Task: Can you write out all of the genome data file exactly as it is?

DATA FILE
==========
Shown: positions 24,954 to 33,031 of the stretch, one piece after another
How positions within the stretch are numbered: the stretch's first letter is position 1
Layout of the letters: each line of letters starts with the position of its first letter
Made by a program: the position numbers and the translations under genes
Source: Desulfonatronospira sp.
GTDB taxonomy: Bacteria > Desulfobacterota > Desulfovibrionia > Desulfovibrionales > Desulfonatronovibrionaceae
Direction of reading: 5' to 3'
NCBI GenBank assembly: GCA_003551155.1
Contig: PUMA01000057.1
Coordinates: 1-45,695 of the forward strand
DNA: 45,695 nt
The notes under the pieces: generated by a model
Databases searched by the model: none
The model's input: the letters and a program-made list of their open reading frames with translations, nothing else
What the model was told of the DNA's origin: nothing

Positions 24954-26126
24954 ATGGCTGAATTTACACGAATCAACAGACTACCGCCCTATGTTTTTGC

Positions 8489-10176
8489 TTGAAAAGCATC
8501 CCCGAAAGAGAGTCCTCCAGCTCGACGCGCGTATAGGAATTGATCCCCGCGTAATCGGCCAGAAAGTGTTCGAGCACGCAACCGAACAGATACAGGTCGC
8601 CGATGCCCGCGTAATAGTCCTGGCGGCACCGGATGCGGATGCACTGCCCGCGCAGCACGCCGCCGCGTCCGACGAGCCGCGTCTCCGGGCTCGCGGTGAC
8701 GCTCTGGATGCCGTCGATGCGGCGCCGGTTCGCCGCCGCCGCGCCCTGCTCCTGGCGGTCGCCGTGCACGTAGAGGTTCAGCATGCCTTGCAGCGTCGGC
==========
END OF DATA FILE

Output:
Shown: positions 24,954 to 33,031 of the stretch, one piece after another
How positions within the stretch are numbered: the stretch's first letter is position 1
Layout of the letters: each line of letters starts with the position of its first letter
Made by a program: the position numbers and the translations under genes
Source: Desulfonatronospira sp.
GTDB taxonomy: Bacteria > Desulfobacterota > Desulfovibrionia > Desulfovibrionales > Desulfonatronovibrionaceae
Direction of reading: 5' to 3'
NCBI GenBank assembly: GCA_003551155.1
Contig: PUMA01000057.1
Coordinates: 1-45,695 of the forward strand
DNA: 45,695 nt
The notes under the pieces: generated by a model
Databases searched by the model: none
The model's input: the letters and a program-made list of their open reading frames with translations, nothing else
What the model was told of the DNA's origin: nothing

Positions 24954-26126
24954 ATGGCTGAATTTACACGAATCAACAGACTACCGCCCTATGTTTTTGC

Positions 8489-10176
8489 TTGAAAAGCATC
8501 CCCGAAAGAGAGTCCTCCAGCTCGACGCGCGTATAGGAATTGATCCCCGCGTAATCGGCCAGAAAGTGTTCGAGCACGCAACCGAACAGATACAGGTCGC
8601 CGATGCCCGCGTAATAGTCCTGGCGGCACCGGATGCGGATGCACTGCCCGCGCAGCACGCCGCCGCGTCCGACGAGCCGCGTCTCCGGGCTCGCGGTGAC
8701 GCTCTGGATGCCGTCGATGCGGCGCCGGTTCGCCGCCGCCGCGCCCTGCTCCTGGCGGTCGCCGTGCACGTAGAGGTTCAGCATGCCTTGCAGCGTCGGC